Tag Archives: tattoos

Tattoos in the Work Place

In the new and growing environment of a work place filling with millennials, changes and approaches to how the work place is run are being introduced. On one hand, more interesting appearances are coming into greater view, and on the other hand managements are struggling to deal with evolving trends.

One of the biggest controversies that occur with employee appearances are tattoos. They are often bright, colorful, and attention grabbing, and oftentimes permanent, and therefore not easily covered. While most other changes to one’s appearance can be changed or modified to be considered appropriate for the work environment, tattoos do not provide such a luxury, and so employers can be hesitant to offer opportunities to applicants with tattoos.

The question, however, is why should they?

Tattoos have long been seen as unprofessionally, but given the rising popularity of tattoos and the ever increasing number of people who get them, it is becoming harder to view them as anything other than a common method of self-expression. When something has grown commonplace among the public, it is difficult to argue that potential customers could be put off by tattoos, especially if they themselves have some.

As time presses on, so to do we find ever-evolving shifts to popular culture—both in the workplace, and out. While this does not necessarily mean that employees will be able to go around covered in tattoos, piercings, or extreme hair styles, it does encourage more freedom in what is considered appropriate for work.

A few tattoos may be just artwork to some, but to others they represent something deeper—a permanent and personal fixture of their body that tells a story, and shouldn’t have to be hidden just to be considered for employment.

At the end of the day, though, we are who we make ourselves—whether inked from our head to our toes or a sanitary slate, our bodies remain the one thing we can say without a doubt is ours to control. Whether the professional environment can keep up with the trends of a new society is anybody’s guess, there is no doubt that we as a culture will continue to press on regardless.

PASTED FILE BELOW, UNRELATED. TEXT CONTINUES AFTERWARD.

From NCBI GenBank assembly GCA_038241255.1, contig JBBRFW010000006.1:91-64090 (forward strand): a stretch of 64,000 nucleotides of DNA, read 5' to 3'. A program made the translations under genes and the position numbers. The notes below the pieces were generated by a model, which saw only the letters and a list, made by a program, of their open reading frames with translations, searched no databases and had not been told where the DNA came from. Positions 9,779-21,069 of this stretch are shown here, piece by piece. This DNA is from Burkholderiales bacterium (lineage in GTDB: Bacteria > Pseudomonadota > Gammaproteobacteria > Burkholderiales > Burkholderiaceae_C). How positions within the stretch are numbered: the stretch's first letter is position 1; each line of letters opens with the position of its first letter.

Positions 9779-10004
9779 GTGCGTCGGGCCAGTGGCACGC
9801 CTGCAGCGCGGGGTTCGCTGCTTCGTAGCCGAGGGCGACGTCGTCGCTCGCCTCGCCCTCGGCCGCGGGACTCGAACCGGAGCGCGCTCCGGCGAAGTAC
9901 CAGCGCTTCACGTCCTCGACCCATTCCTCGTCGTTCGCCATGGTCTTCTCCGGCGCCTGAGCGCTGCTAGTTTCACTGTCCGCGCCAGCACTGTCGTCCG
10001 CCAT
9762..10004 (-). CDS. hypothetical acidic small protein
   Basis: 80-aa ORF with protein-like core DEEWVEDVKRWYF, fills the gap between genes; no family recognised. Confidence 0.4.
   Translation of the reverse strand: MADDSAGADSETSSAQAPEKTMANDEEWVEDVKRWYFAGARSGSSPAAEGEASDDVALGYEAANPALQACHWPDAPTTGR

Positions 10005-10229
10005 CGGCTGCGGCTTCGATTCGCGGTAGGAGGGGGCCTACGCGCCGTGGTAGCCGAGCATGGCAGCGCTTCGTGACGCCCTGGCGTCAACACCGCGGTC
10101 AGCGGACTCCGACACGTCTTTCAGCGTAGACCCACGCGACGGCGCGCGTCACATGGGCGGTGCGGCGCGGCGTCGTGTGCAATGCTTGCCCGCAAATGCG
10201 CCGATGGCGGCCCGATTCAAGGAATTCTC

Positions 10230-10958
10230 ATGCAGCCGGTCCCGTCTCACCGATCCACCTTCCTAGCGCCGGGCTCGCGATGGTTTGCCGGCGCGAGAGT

Photo from STAPAW

Tattoos and Piercings in the Work Place

Tattoos and piercings are two of the many ways that people like to express their individuality. If you walk down the street you are most likely to see someone with a tattoo, some form of body piercing, or both. People spend hundreds to thousands of dollars on designs and jewelry to show what they are passionate about. However, with the growing number of people that have these modifications, it is harder for them to get a job or even get past the interview stage in certain companies.

tattoos in work place
“Employers will sometimes bypass a great candidate for their company solely because they have “abnormal” piercings or visible tattoos.” Photo from: https://purposesearchers.files.wordpress.com

Employers will sometimes bypass a great candidate for their company solely because they have “abnormal” piercings or visible tattoos. In a way, this violates the First Amendment, which we all know is the freedom of speech. Tattoos are a way for someone to express their beliefs, thoughts, and feelings, so some think that they should be protected under the First Amendment. Title VII and even the Civil Rights Act of 1964 are also somewhat violated because they prohibit discrimination based on race, sex, color, religion and national origin. Paganism is a religion that believes in piercings and tattoos, so employers would be “technically” breaking a law for discriminating against someone with tattoos (1).

Now, this goes to say that some companies have lightened up on their policies regarding tattoos. There are some companies, including Wal-Mart, Sea World, and Walt Disney World, that have policies against visible tattoos (1). Most policies just ask them to be covered up, which most people do not mind doing. However, piercings such as gauges are even more largely discriminated against, more than regular piercings (1). This is because they are facial piercings that can be seen with a uniform on, thus breaking a certain code for the company.